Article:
I shut down my mbp after everything was complete, disconnected the eSATA. Now my mbp is moving incredibly slow. Its taking 10minutes just to type this update.
If it was working well before you started it is very difficult to understand why connecting the SSD via USB, installing OSX on the SSD, then disconnecting the SSD, would make the internal HDD run much more slowly than before you started. In your shoes I would want to sort that before proceeding.
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Old Jan 27, 2013, 04:49 PM   #41
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So...final update:

I installed my ssd where the hdd was and then installed Windows 7 via bootcamp. After everything was successful with Windows, I went ahead and put my hdd back in its original position and installed the ssd via OWC data doubler in the optical drive slot. So far, all is well!
Thanks to all of those who helped me out in this thread!
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Old Jan 27, 2013, 05:48 PM   #42
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So...final update:

I installed my ssd where the hdd was and then installed Windows 7 via bootcamp. After everything was successful with Windows, I went ahead and put my hdd back in its original position and installed the ssd via OWC data doubler in the optical drive slot. So far, all is well!
Thanks to all of those who helped me out in this thread!
Very pleased to hear this!
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Old Jan 27, 2013, 11:57 PM   #43
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So I just have one last question:
Everything has been running smooth so far. My only issue is that when I try to set my browser preferences so that downloads go to my downloads folder on my original mac hdd it won't let me do it, only on the windows side. Is it just impossible to save my data to my mac hdd from windows or did I miss a step? Thanks in advance.
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Old Jan 28, 2013, 02:23 AM   #44
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So I just have one last question:
Everything has been running smooth so far. My only issue is that when I try to set my browser preferences so that downloads go to my downloads folder on my original mac hdd it won't let me do it, only on the windows side. Is it just impossible to save my data to my mac hdd from windows or did I miss a step? Thanks in advance.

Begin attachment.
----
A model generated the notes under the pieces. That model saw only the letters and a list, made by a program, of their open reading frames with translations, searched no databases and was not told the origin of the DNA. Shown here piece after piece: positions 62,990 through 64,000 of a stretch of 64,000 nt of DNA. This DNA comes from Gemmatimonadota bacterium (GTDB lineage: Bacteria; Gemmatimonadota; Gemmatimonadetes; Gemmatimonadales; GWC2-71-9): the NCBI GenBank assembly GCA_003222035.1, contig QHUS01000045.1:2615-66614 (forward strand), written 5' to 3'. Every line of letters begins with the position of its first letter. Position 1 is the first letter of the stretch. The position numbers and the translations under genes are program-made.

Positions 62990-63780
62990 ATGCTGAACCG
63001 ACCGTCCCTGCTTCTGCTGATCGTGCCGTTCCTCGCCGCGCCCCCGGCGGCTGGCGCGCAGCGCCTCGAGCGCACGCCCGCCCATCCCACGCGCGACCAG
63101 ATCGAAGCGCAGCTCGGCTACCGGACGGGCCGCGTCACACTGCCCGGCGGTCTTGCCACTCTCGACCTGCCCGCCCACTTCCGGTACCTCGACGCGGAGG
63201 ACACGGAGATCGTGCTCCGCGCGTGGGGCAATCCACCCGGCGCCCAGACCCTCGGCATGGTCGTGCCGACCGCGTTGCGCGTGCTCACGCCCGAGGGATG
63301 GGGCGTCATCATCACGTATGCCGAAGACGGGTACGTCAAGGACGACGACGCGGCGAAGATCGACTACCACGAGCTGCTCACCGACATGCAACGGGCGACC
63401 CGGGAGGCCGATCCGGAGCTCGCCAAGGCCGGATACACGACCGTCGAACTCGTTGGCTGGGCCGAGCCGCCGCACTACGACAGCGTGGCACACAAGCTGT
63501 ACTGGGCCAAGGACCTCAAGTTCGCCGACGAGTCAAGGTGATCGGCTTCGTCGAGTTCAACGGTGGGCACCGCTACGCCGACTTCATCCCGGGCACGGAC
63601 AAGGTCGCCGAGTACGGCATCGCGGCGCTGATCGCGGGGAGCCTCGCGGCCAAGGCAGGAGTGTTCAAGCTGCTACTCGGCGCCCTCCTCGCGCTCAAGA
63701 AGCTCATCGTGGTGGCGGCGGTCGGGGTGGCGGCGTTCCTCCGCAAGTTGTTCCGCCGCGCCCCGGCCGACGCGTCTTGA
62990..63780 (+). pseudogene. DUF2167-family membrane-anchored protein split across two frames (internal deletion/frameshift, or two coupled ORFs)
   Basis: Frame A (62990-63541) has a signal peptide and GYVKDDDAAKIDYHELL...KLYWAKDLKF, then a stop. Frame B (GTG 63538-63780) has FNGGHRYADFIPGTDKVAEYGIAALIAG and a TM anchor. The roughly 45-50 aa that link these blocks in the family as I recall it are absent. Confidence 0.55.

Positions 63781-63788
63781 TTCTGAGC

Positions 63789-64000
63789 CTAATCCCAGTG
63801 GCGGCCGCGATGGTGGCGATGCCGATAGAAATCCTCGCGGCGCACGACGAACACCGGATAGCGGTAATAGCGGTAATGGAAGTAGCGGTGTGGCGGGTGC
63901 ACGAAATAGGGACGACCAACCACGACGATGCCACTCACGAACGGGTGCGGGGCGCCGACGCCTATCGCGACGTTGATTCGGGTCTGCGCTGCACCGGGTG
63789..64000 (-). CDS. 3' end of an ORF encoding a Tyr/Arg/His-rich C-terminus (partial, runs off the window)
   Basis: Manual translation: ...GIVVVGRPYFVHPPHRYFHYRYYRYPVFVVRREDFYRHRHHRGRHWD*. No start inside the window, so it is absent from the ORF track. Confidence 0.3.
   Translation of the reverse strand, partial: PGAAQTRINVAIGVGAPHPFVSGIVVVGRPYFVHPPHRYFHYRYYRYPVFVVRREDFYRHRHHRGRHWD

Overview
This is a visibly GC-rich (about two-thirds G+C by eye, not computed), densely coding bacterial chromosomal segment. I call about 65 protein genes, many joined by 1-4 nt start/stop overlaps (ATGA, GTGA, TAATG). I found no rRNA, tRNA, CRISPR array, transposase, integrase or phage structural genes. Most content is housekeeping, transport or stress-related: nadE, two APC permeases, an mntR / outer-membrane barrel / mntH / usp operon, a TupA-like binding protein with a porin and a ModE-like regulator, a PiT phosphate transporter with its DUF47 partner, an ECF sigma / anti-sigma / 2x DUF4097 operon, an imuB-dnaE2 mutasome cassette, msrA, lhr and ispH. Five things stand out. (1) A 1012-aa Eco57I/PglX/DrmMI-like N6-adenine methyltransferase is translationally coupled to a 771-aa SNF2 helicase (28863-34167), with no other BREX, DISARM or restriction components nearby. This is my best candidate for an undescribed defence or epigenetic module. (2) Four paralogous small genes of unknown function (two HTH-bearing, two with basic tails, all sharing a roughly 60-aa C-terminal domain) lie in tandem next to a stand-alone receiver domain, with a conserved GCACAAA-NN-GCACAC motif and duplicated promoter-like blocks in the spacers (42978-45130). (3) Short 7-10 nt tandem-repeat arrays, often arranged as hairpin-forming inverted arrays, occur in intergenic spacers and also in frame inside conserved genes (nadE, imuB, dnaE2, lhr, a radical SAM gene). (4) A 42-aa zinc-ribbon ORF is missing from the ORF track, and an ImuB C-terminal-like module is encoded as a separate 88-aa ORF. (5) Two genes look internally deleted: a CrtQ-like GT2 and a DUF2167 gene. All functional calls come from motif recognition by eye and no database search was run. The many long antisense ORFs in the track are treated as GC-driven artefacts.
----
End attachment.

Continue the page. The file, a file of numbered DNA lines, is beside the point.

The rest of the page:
I am sure that should be possible. For comparison the screenshot attached shows a get info window on a volume on an HDD in my MBP....Quickbench can't test it because it doesn't have permissions to write to it. Sounds like your Downloads folder.

The solution is probably this or similar:
1. Click the padlock on the get info window
2. Enter password
3. Click the "+" sign at bottom of get info window
4. Select yourself from the list which pops up. You should appear in the main list in the Get Info window, as Read only
5. Change Read only to Read and Write
6. Click the padlock to lock it.

This works for my similar situation. There may be other or better ways.
You could do it to the Downloads folder rather than whole HD. In probably better to do this. My Quickbench example is probably different.
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Old Jan 28, 2013, 08:14 AM   #45
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I am sure that should be possible. For comparison the screenshot attached shows a get info window on a volume on an HDD in my MBP....Quickbench can't test it because it doesn't have permissions to write to it. Sounds like your Downloads folder.

The solution is probably this or similar:
1. Click the padlock on the get info window
2. Enter password
3. Click the "+" sign at bottom of get info window
4. Select yourself from the list which pops up. You should appear in the main list in the Get Info window, as Read only
5. Change Read only to Read and Write
6. Click the padlock to lock it.

This works for my similar situation. There may be other or better ways.
You could do it to the Downloads folder rather than whole HD. In probably better to do this. My Quickbench example is probably different.
Thanks Mike but this didn't work. Browsers in Windows still won't let me set that folder to the default download folder
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Old Jan 28, 2013, 08:26 AM   #46
Mike Boreham
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Thanks Mike but this didn't work. Browsers in Windows still won't let me set that folder to the default download folder
This is now a Windows Bootcamp question...I would post a new thread in the Windows on Mac forum
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Old Jan 28, 2013, 11:22 PM   #47
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Thanks Mike but this didn't work. Browsers in Windows still won't let me set that folder to the default download folder
Just remembered the proper answer to this problem!

Windows can't write a Mac formatted volume, (and Macs can't write to an NTFS formatted volume)

To get Windows to write to the Downloads folder on your Mac partition you will need to install a prog like MacDrive or HFS+ for Windows on the Windows volume.

Similarly if you want the Mac to be able to write to the Windows volume you will need to install NTFS for Mac or similar on your Mac volume

Macs can read from NTFS but not write to it by default.

More joys of Bootcamp vs Parallels! Parallels has none of these issues.

When I was using Bootcamp regularly I used NTFS for Mac and MacDrive. I had some issues with HFS+ for Windows back then, but they are probably fixed now. HFS+ for Windows is more seamless than MacDrive and I would be inclined to try that.

Sorry I completely forgot all this in my earlier reply.

Last edited by Mike Boreham; Jan 29, 2013 at 06:15 AM.